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Flow instability is the onset of heterogeneous flow intensifying flow localization and leading to further damage in alloys during hot deformation. Some phenomenological approaches in the literature do not account for the microstructure changes of the material. In order to overcome this problem, we introduce a dissipation potential approach as a function of the plastic strain rate, the evolution rate of dislocation density and the heat flux, D(ε ̇_p,ρ ̇,q), to describe the flow instability during hot deformation. This approach considers the principle of orthogonality proposed by HANS ZIEGLER and describes large plastic flow with far-from-equilibrium thermodynamics. Moreover, the evolution rate of dislocation density ρ ̇is involved and the transient energy dissipation comprises mechanical part due to dislocation movement and thermal part by heat transfer. The necessary condition for stable flow is that the dissipation potential D(ε ̇_p,ρ ̇,q)is convex, i.e. the associated Hessian is non-negative. This approach connects the continuum mechanics, non-linear non-equilibrium thermodynamics and microstructure evolution when dealing with hot deformation problems. In this work, the approach was applied to describe the behavior of Ti6Al4V during hot deformation, and using a Kocks-Mecking type model to describe the flow stresses as a function of the dislocation density.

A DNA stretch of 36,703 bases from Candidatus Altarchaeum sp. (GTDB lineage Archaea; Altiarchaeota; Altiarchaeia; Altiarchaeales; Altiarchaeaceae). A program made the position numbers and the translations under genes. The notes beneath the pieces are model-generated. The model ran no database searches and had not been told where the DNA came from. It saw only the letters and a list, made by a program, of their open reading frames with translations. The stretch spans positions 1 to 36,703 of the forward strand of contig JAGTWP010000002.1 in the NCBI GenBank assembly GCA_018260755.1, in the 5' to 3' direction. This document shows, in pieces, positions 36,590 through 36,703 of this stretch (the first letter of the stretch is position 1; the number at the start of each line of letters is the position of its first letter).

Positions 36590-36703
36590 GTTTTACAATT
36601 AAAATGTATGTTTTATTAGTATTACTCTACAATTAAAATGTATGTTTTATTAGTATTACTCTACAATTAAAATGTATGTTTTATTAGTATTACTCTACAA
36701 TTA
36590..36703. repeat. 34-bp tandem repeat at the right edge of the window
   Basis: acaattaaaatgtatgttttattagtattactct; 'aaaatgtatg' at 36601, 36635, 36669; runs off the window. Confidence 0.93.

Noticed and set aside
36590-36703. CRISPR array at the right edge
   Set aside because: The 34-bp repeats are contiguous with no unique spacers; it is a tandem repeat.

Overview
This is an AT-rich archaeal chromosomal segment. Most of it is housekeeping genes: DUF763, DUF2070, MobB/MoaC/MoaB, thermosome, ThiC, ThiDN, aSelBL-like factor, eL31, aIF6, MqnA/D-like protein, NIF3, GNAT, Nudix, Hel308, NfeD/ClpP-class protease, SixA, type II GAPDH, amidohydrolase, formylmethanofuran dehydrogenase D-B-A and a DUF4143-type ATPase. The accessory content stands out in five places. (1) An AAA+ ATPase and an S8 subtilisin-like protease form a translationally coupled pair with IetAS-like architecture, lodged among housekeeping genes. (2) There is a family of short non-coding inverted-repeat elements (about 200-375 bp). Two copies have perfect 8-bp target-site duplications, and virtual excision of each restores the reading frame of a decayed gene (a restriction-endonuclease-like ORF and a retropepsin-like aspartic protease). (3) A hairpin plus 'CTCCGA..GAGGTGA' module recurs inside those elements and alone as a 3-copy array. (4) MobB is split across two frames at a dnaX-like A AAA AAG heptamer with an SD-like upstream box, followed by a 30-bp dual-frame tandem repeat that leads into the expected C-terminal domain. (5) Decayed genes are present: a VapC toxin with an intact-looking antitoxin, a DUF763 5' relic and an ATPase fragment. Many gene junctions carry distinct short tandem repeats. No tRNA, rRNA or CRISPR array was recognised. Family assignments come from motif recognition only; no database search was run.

|Publication status||Published - 13 Jan 2019|
- dissipation potential function
- rate of dislocation density
- flow instability criterion
Fields of Expertise
- Advanced Materials Science
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